abstract = "Introduction: This study aimed to analyze the characteristics, etiology, and treatment of a series of patients with spontaneous perirenal hemorrhage (Wunderlich syndrome [WS]). Methods: We retrospectively reviewed the records of 26 patients hospitalized for WS in a tertiary urological center between 2011 and 2018. All patients were evaluated for perirenal hemorrhage observed on computed tomography (CT) in the emergency department. Clinical variables (age, underlying diseases, symptoms, shock, and hospitalization period), laboratory test results, and radiological and pathological results were reviewed. Results: The series included 28 events from 26 patients with a mean follow-up period of 20.2 ± 18.0 months. Flank pain was most common symptoms (92{\%}). Twelve patients (46{\%}) had visible renal lesions and associated hematoma and 14 only showed perirenal hematoma. In six patients with shock (systolic blood pressure < 90 mm Hg), 2 underwent emergency angioembolization. Twelve patients (46{\%}) underwent exploration and total nephrectomy. In the final diagnosis, 4 cases of renal cell carcinoma, 3 of angiomyolipoma, 4 of simple renal cyst, 2 of acquired cystic kidney disease, 4 of sarcoma or other malignancy, 4 of chronic pyelonephritis, and 5 of idiopathic WS were observed. Patient age was associated with prediction of renal cell carcinoma in the patients with WS. Conclusion: Renal masses are the main cause of WS, and CT is the diagnostic procedure of choice. Old age is a possible risk factor for renal cell carcinoma in etiology of WS. Surgical treatment is preferred in patients diagnosed with renal malignancy and in cases of hemodynamic instability.",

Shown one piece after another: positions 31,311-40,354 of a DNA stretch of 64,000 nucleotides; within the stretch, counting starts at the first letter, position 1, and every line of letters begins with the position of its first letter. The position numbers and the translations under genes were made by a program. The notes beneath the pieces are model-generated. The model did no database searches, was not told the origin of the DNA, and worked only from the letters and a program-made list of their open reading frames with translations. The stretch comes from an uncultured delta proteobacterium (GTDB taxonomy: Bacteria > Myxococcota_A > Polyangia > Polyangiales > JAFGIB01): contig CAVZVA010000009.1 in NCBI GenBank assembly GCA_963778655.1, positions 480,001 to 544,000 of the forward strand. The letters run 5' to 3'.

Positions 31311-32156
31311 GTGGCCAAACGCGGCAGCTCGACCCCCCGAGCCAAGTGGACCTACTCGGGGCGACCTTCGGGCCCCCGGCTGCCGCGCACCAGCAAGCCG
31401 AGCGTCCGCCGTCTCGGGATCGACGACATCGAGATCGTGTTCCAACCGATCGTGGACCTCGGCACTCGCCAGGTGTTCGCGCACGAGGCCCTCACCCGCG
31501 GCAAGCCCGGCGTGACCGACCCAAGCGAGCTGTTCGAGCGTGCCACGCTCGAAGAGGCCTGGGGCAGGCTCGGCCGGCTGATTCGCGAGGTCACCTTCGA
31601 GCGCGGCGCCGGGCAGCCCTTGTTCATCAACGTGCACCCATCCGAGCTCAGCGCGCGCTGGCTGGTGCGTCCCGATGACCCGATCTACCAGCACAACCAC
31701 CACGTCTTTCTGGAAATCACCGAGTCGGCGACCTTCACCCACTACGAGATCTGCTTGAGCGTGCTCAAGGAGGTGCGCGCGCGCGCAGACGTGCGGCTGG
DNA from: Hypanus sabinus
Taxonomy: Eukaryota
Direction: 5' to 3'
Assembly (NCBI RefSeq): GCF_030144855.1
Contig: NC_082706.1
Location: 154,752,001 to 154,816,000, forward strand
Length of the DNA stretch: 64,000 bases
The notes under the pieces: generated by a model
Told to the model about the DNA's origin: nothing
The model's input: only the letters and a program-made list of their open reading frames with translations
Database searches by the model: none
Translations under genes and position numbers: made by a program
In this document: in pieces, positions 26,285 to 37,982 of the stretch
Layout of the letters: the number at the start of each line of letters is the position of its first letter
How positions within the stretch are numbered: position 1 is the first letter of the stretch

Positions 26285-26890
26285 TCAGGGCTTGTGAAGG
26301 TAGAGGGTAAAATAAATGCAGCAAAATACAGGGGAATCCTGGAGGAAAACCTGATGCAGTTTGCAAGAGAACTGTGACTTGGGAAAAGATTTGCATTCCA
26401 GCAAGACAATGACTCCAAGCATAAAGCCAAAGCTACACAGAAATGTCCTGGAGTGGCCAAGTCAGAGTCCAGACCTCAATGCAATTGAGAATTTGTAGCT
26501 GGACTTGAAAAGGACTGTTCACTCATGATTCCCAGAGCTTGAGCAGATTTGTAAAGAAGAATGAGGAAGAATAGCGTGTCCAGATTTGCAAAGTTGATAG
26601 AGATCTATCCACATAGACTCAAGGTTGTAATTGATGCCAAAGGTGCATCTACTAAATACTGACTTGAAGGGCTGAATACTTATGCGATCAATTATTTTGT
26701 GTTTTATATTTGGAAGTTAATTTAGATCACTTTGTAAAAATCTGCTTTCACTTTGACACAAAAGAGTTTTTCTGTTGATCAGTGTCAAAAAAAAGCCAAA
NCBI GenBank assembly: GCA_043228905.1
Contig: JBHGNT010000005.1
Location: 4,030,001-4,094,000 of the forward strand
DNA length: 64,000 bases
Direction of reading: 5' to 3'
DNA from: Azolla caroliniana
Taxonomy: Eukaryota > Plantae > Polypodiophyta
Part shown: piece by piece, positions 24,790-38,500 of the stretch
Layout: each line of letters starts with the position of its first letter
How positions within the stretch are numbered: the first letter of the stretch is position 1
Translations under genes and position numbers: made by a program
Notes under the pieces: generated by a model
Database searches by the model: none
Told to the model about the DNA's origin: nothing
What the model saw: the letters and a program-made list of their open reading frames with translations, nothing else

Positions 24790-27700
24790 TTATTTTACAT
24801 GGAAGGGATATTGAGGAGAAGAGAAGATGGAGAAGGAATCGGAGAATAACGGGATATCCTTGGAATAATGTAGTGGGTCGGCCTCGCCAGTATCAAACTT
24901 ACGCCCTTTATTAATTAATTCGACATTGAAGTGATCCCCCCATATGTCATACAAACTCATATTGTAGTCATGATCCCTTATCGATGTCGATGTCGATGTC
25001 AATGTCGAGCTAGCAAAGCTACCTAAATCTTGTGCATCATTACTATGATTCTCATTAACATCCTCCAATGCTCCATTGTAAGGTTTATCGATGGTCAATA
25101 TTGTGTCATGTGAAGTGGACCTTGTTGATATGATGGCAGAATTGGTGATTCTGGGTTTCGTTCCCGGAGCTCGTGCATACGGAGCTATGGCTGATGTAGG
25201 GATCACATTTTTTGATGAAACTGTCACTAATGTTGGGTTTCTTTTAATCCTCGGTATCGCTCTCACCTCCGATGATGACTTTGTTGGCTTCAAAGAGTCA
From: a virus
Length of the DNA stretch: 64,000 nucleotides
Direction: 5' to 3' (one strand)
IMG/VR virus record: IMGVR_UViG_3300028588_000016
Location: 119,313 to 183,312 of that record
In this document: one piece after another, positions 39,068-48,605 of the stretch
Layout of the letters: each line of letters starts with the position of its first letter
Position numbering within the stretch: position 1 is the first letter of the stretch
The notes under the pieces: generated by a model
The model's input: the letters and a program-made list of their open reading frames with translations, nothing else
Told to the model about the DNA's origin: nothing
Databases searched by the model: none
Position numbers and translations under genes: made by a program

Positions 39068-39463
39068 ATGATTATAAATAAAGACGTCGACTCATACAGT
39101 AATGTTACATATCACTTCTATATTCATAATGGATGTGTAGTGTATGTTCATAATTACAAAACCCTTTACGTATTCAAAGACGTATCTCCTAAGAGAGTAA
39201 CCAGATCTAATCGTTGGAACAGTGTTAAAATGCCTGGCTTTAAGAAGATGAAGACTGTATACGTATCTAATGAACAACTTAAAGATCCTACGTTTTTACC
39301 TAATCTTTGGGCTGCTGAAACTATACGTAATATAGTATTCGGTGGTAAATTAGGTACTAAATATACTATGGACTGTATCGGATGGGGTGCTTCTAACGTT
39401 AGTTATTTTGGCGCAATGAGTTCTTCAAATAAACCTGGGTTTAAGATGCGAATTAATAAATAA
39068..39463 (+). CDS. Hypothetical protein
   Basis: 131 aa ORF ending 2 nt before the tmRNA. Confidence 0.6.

keywords = "Perirenal hemorrhage, Renal tumor, Wunderlich syndrome",
author = "Kim, {Jong Wook} and Kim, {Jung Youn} and Ahn, {Sun Tae} and Park, {Tae Yong} and Mi-Mi Oh and Moon, {Du Geon} and Park, {Hong Seok}",
year = "2018",
month = "1",
day = "1",
doi = "10.1016/j.ajem.2018.04.045",
language = "English",
journal = "American Journal of Emergency Medicine",
issn = "0735-6757",
publisher = "W.B. Saunders Ltd",

}

TY - JOUR

T1 - Spontaneous perirenal hemorrhage (Wunderlich syndrome)

T2 - An analysis of 28 cases

AU - Kim, Jong Wook

AU - Kim, Jung Youn

AU - Ahn, Sun Tae

AU - Park, Tae Yong

AU - Oh, Mi-Mi

AU - Moon, Du Geon

AU - Park, Hong Seok

PY - 2018/1/1

Y1 - 2018/1/1